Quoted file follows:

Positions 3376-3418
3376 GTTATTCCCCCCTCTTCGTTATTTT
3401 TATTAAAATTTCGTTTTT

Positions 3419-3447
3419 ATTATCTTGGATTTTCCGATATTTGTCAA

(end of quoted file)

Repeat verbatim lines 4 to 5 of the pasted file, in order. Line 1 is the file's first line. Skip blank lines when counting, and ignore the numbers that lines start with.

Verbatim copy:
Positions 3419-3447
3419 ATTATCTTGGATTTTCCGATATTTGTCAA